Share This Article

Where Have All the Soldiers Gone? The Transformation of Modern Europe

by James J. Sheehan, Houghton Mifflin, New York, 2008, $26.

James Sheehan, Dickason Professor in the Humanities at Stanford, sets out to examine a fundamental paradox in recent European history: How did Europe morph from a cluster of nationalistic societies that greeted the outbreak of World War I with enormous enthusiasm into a region that rejects the use of force under almost any circumstances?

Two events underscore this transformation. In 1914 throngs in the major European cities cheered great columns of soldiers as they marched off to a war that would decimate the male populations of the contestants. Eighty-one years later, a Dutch battalion commander walked away from his mission to protect civilians of the Bosnian town of Srebrenica, allowing Serbs to rape women and slaughter thousands of men with impunity.

The officer was following the instructions of his government, which had ordered him to defend the Bosnians but not use force. It is difficult to imagine a battalion commander of 1914, given a similar mission, shirking such duty.

One explanation might be that the terrible impact of two world wars removed from the European conscience the desire to engage in any conflict, no matter the consequences. But as always in history, the answer is more complex. Thankfully, professor Sheehan is a sophisticated, intelligent historian and provides a clear account of this cultural transformation and its long-term implications for Europe’s future.

Sheehan opens by examining the background and then the course of World War I. He is concise enough for those interested only in dabbling yet meticulous enough for experts in military, diplomatic and strategic history. Sheehan’s thorough grasp of the sources also enables him to synthesize without being facile or simplistic.

One might expect that the catastrophe of war would have given Europe an appreciation for the utility of force. Of course, it did not, and the contrast between the reactions of the “winners” and “losers” drips with irony. Sheehan underlines that irony with a brilliant selection of quotes and incidents along the dark path to the next world war. In 1936 French novelist Roger Martin du Gard commented: “Anything rather than war!… Anything…even Fascism in Spain…even Fascism in France. Nothing, no trial, no servitude, can be compared to war. Anything, Hitler rather than war.” British philosopher Bertrand Russell announced to an antiwar rally in London in 1937 that if the Germans were to invade Britain they should be greeted as tourists, “since even successful resistance would cause more damage than peaceful conquest.” Within months of such nonsense, Hitler convened a meeting with his senior military and foreign policy experts to plot the Third Reich’s course to World War II.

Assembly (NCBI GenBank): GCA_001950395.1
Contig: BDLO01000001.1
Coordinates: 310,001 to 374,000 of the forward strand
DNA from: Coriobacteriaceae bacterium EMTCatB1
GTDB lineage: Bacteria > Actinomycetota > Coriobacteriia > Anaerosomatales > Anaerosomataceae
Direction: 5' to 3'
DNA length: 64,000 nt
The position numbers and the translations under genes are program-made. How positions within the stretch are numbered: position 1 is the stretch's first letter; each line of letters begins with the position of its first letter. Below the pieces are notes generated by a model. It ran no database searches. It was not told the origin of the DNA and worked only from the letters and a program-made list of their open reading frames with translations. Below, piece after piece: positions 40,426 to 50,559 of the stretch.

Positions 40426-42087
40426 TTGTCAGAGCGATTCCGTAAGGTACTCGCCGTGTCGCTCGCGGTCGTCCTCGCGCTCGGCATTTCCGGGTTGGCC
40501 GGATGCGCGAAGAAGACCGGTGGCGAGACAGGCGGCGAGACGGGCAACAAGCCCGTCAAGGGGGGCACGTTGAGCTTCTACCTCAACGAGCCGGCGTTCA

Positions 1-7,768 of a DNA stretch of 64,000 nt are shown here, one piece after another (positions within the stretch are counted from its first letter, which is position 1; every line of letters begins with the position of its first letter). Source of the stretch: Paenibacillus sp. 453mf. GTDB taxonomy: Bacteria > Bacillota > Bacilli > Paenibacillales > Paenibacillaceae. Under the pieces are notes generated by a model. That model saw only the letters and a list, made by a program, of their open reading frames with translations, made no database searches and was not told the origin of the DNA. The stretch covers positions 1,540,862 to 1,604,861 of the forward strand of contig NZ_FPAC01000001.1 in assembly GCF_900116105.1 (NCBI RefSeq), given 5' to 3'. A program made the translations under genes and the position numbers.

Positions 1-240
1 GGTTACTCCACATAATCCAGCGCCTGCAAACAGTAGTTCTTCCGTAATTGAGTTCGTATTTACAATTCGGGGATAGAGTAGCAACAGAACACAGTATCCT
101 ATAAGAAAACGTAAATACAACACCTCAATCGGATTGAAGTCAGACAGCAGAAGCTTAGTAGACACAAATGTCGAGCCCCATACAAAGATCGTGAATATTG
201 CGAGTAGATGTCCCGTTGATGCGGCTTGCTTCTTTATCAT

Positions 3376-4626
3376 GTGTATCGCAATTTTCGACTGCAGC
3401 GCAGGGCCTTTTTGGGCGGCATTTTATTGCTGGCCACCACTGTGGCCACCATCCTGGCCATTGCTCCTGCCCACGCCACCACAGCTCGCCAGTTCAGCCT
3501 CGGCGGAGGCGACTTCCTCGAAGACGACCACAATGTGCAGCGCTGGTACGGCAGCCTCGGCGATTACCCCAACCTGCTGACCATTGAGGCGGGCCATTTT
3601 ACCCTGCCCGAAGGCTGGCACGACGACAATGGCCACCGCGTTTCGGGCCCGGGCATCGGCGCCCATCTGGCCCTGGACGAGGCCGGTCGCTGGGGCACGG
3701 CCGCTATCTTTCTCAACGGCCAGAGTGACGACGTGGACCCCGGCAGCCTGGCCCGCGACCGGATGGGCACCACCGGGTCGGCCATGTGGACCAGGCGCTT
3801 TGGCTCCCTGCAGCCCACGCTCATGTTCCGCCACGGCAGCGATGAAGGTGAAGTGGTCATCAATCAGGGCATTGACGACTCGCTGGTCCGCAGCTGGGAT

The prevailing attitude among European democracies in the run-up to 1939 was that anything was preferable to war. The attitude in Nazi Germany and Fascist Italy was just the opposite. And the world paid a terrible price for such naïveté, in Europe’s collapse before the Nazi onslaught of 1940 and 1941. The war did eventually bring the defeat of the Axis powers, at an appalling cost. But most of us today —with the exception of such writers as Nicholson Baker, whose most recent book suggests that Churchill and Roosevelt were as bad as Hitler—recognize that World War II represented a choice that had to be made, as a Nazi triumph would have been far worse for the world.

The cost of that victory might offer the clearest explanation of Europe’s subsequent pacification. But Sheehan’s argument extends to social and civil changes during the long Cold War, when Western European nations enjoyed a unique economic boom. The Soviet Union’s collapse rested as much on that economic transformation as on military deterrence. The contrast between the wealth of Western Europe and the sorry state of Eastern Bloc economies could not be ignored and contributed significantly to that collapse. Europe’s economic rise also spawned a civil transformation that eased relations among its states, thus minimizing the influence and significance of its military institutions.

Sheehan’s summary underlines his brilliance as both a historian and analyst. His conclusion: Europe will never become the superpower some in the Pentagon and American political science have suggested. While Europe’s economy will continue to grow and influence world affairs, the region will never field a true military organization, as European states will neither pay for it nor allow an umbrella governing authority the autonomy to deploy such a force. Europe will not, therefore, possess the military power to influence affairs outside its immediate purview. That development is a distinct improvement over what happened in the first half of the 20th century, but in the world outside Europe’s civil order, there lie great dangers. For instance, will Europeans be willing to quell conflicts in the Balkans that their inaction in the 1990s did so much to inflame? Doubtful. Will they be willing to defend the independence of the Baltic states against Russian aggression? Doubtful. Will they help to defuse tensions in the Middle East? Doubtful. At best they may continue to carp at Israel for its unwillingness to negotiate with murderous thugs.

In every respect, Where Have the Soldiers Gone is a wonderful tour de horizon, a fresh examination of the trajectory of European history from World War I to the present.


Originally published in the October 2008 issue of Military History. To subscribe, click here